become the choreography for the ferrofluid. The

“imaginary surreal illusions” that Kodama claims to

surpass likely includes Yoichiro’s work.20 Not only is

Yoichiro widely recognized in the Digital Art world, but

he and Kodama are both from Japan, and the shapes and
Fig. 8 Sachiko Kodama, Waves and Sea
textures of Kodama’s work closely resemble Yoichiro’s. Urchines, 2003.

Body and Machine

I think a fascinating suggestion of Kodama’s art relates to the blurring lines between

mechanical machine and living body, between computer and brain. The traditional idea that the

living world and machine world are separate is crumbling due to modern technology. Drivers

17 Wands, 152.
18 Popper, 134.
19 Sachiko Kodama, “Artistʼs Website,”
20 Kodama and Takeno, “Protrude, Flow,” 422.
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begin to think of their car as an extension of their body.21 Many people, especially those who

grew up with cellphones, feel naked without it on their persons; a piece of them is missing. 22 And

people with artificial hearts are quite literally human-machine hybrids.23

In Morpho Tower, the ferrofluid resists gravity

and climbs the magnetic cone like something alive.24 I

cannot think of anything besides lifeforms and

mountains (especially volcanoes) that naturally appear to

resist gravity. Might the central cone in Kodama’s

Morpho Tower, suggest a mountain or volcano?

However, the way ferrofluid spirals up the cone seems

extremely mechanical; it reminds me of a gearbox the

Fig. 8 Sachiko Kodama, Morpho Tower,
way the fluid spins around the cone. Yet, since it is a 2006.

liquid and individual spikes of ferrofluid are unique and volatile in both shape and behavior,

sometimes merging with nearby spikes; it appears organic. It’s both mechanical and organic.

What’s more, the ferrofluid is presented in a capsule, like a precious flower being preserved from

the elements, or an alien lifeform captured for observation and study.


In summary, Kodama’s art shows many interesting artistic connections, both historical

and modern, Japanese and Western, stylistic and conceptual. Connections with the mid twentieth

century Monoha movement include a rejection of traditional representation and the usage of

21 Peter Lunenfeld, editor, The digital dialectic : new essays on new media, (Cambridge, Mass.:
MIT Press, 2000), 64.
22 Ibid.

23 Ibid.

24 Kodama and Takeno, “Protrude, Flow,” 422.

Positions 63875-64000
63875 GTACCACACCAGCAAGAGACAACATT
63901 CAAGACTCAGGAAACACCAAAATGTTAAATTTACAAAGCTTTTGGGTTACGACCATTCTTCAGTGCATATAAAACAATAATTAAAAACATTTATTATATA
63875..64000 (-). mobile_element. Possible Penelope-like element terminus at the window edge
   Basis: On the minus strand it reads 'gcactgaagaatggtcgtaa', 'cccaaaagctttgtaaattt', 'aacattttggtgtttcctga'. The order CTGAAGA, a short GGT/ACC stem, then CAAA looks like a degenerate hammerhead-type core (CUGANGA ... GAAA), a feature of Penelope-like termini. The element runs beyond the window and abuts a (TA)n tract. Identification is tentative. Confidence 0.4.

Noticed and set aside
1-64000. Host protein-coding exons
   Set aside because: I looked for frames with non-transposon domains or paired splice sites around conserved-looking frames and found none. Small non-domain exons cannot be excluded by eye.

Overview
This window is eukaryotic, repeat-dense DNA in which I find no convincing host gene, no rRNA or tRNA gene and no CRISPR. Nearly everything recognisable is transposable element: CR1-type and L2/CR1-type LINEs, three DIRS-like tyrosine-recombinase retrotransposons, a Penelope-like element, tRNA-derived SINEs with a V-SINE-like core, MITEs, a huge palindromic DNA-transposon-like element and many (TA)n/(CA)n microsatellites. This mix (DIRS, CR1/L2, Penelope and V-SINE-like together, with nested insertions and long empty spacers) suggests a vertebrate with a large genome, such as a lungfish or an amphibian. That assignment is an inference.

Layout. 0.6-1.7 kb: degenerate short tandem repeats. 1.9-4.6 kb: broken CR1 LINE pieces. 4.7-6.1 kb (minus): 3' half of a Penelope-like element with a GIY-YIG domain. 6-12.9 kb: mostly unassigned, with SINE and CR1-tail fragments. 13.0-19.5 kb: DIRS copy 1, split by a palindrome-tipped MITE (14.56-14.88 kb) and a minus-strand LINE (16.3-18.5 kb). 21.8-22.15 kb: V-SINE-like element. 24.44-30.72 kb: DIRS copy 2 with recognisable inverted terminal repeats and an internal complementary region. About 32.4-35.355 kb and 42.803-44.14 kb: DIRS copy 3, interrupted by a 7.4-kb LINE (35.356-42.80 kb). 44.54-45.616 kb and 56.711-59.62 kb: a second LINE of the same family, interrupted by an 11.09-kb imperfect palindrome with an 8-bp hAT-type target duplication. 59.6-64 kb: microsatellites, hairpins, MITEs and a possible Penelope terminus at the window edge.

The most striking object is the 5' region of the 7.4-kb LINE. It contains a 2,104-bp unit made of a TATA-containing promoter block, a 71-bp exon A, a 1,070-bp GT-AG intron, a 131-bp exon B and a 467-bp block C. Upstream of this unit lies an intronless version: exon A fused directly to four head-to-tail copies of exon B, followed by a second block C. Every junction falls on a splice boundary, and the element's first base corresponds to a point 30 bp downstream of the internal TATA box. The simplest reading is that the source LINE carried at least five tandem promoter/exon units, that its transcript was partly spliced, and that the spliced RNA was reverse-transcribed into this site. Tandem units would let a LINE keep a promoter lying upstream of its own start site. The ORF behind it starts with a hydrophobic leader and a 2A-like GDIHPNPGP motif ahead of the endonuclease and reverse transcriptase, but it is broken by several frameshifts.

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everyday settings. From the Western sphere, twentieth century German Expressionist ideas and

methods surface in Kodama’s art in the bizarre and surreal nature of ferrofluid and her stated

objective to provoke primal emotions. Kodama is a Digital artist, and is connected to both

interactive artists like the Victoria Vesna, from America, and digital image artists like Yoichiro

Kawaguchi, from Japan. Her art contests the traditional idea that body and machine are separate

by presenting forms that are both organic and mechanical. It will be exciting to see how

Kodama’s work evolves because she is just getting used to ferrofluid. She has only been working

with it about ten years and has yet to unlock its true artistic potential.

Gardner, William O. “Radicals and realists in the Japanese nonverbal arts : the avant-garde
rejection of modernism.” Review of Radicals and realists in the Japanese nonverbal arts:
the avant-garde rejection of modernism, by Thomas R.H. Havens. Monumenta Nipponica
63, 1 (2008): 203-5.
"F.W. Murnau." Encyclopædia Britannica Online, 2008.
topic/398163/F-W-Murnau (accessed November 18, 2008).
Havens, Thomas R.H. Radicals and realists in the Japanese nonverbal arts: the avant-garde
rejection of modernism. Honolulu: University of Hawaiʻi Press, 2006.
Heartney, Eleanor. Art & Today. London; New York: Phaidon Press, 2008.
Ippolito, Jean M. “From the Avant-Garde: Re-Conceptualizing Cultural Origins in the Digital
Media Art of Japan.” Leonardo 40, no. 2 (April 1, 2007): 142-151.
Kawaguchi, Yoichiro. “Artist’s Website.”
———. “The Art of Gemotion in Space.” In Proceedings of the conference on Information
Visualization. IEEE Computer Society (2006): 658-663.
Koplos, Janet. "Extensions of the Ordinary." Art in America 88, no. 4 (2000): 140-3, 167.
———. “Takamasa Kuniyasu at MACA.” Art in America 90, no. 11 (2002): 167.
Kodama, Sachiko. “Characteristics of the Historical Transitions of Computer and Holographic
Images.” FORMA -TOKYO- 15, 2 (2000): 141-7.
———. “Artist’s Website.”
———. “Dynamic ferrofluid sculpture: organic shape-changing art forms.” Communications of
the ACM 51, 6 (2008): 79-81,
———. “Seven Questions.”
Kodama, Sachiko, and Minako Takeno. “Protrude, Flow.” Ars Electronica Festival Catalog.
(2003): 422-3.
———. “Sound-Responsive Magnetic Fluid Display.” INTERACT2001: Eighth IFIP TC.13
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———. “Video Description of Project ‘Protrude, Flow.’”
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approach in media art: (poster_0186).” ACM SIGGRAPH 2006 Research Posters (2006):
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MIT Press, 2000.

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Merewether, Charles, editor. Art, anti-art, non-art : experimentations in the public sphere in
postwar Japan, 1950-1970. Los Angeles: Getty Research Institute, 2007.
Popper, Frank. Art of the Electronic Age. New York: Harry N. Abrams, 1993.